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I have a 5x5 array of arrays and I'm trying to matrix multiply the transpose of one row with another row.

import numpy as np
a = np.array([1, 4, 6, 4, 1])
b = np.array([-1, -2, 0, 2, 1])
c = np.array([-1, 2, 0, -2, 1])
d = np.array([-1, 0, 2, 0, -1])
e = np.array([1, -4, 6, -4, 1]) 
f = np.vstack([a, b, c, d, e])

result = np.dot(f[1, :].T, f[1, :])

I assumed this would work but apparently

f[1, :].T

ends up becoming

[-1, -2, 0, 2, 1]

rather than

[[-1]
 [-2]
 [ 0]
 [ 2]
 [ 1]]

and so np.dot treats it like a real dot product rather than doing matrix multiplication.

I found out that list slicing where one index is an integer and all others are :s reduces the dimension by one so so the shape of f[1, :] is not (1, 5) but (5,) and so transposing it does nothing.

I've been able to get it to working using f[1, :].reshape((1, 5)) but is there a better way of doing this? Am I missing a simple way of getting the transpose without having to reshape it?

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4 Answers 4

up vote 3 down vote accepted

You can use np.newaxis to add a dimension when slicing, to compensate for the dimension that is otherwise lost.

f[1, :, np.newaxis]

produces the single-column 2D array you want. Putting np.newaxis before the colon would give a single-row 2D array.

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For numpy arrays it is often favorable to have this behavior, to circumvent this you can always use the numpy matrix class.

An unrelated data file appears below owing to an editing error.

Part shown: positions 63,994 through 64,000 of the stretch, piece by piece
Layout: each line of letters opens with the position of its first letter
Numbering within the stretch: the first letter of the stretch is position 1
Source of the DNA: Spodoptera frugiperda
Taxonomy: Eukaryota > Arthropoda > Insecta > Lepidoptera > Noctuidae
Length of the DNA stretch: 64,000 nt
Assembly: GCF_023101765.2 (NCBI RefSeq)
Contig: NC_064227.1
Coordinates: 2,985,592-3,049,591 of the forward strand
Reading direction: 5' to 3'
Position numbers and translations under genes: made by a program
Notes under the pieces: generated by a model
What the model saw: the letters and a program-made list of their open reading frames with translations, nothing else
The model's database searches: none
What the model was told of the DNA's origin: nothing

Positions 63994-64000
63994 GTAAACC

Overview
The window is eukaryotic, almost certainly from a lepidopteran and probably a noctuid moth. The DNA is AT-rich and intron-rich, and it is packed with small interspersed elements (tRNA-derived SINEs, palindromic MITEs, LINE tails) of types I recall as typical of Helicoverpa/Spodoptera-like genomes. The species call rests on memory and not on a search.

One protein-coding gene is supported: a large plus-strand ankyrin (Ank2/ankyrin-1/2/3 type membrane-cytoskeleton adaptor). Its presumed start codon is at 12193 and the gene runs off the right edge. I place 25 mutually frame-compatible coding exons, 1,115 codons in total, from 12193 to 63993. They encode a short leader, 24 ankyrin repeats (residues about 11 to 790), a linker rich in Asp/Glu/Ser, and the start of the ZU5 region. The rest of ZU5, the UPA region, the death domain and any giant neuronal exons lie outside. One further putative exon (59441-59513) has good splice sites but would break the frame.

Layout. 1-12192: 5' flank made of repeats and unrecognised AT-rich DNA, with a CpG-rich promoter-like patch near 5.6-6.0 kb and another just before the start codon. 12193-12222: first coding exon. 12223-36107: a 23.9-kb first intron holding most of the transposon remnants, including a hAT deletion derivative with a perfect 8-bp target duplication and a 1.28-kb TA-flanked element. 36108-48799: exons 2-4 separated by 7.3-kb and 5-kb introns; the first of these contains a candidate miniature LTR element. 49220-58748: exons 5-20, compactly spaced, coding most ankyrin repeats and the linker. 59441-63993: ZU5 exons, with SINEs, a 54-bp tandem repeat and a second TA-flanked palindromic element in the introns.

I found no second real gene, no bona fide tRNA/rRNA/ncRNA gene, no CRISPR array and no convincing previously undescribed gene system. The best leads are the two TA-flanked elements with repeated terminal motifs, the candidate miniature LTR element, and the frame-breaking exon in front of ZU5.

>>> f = np.matrix(f)
>>> f
matrix([[ 1,  4,  6,  4,  1],
        [-1, -2,  0,  2,  1],
        [-1,  2,  0, -2,  1],
        [-1,  0,  2,  0, -1],
        [ 1, -4,  6, -4,  1]])

>>> f[1,:].T
matrix([[-1],
        [-2],
        [ 0],
        [ 2],
        [ 1]])

>>> np.dot(f[1, :].T, f[1, :])
matrix([[ 1,  2,  0, -2, -1],
        [ 2,  4,  0, -4, -2],
        [ 0,  0,  0,  0,  0],
        [-2, -4,  0,  4,  2],
        [-1, -2,  0,  2,  1]])

As this is the matrix class * will denote matrix multiplication, therefore you can simply use:

f[1,:].T * f[1,:]

Also you may want to consider np.outer for this kind of operation:

>>> np.outer(f[1,:],f[1,:])
array([[ 1,  2,  0, -2, -1],
       [ 2,  4,  0, -4, -2],
       [ 0,  0,  0,  0,  0],
       [-2, -4,  0,  4,  2],
       [-1, -2,  0,  2,  1]])
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If you want the individual slices to retain their "matrixness" then you should cast f to a numpy.matrix, which preserves the matrixness.

 fm = numpy.matrix(f)

then

numpy.dot(fm[1,:].T,fm[1,:])

will return an nxn matrix

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This is exactly what I posted, why redo this? –  Ophion Oct 24 '13 at 20:56
    
Simple, we submitted our answers nearly simultaneously. –  Paul Oct 25 '13 at 11:45

Following the accepted answer, I prefer to use None instead of np.newaxis, which is a little verbose for my tastes. For example,

f[:,None]

does the same thing as f[:,np.newaxis].

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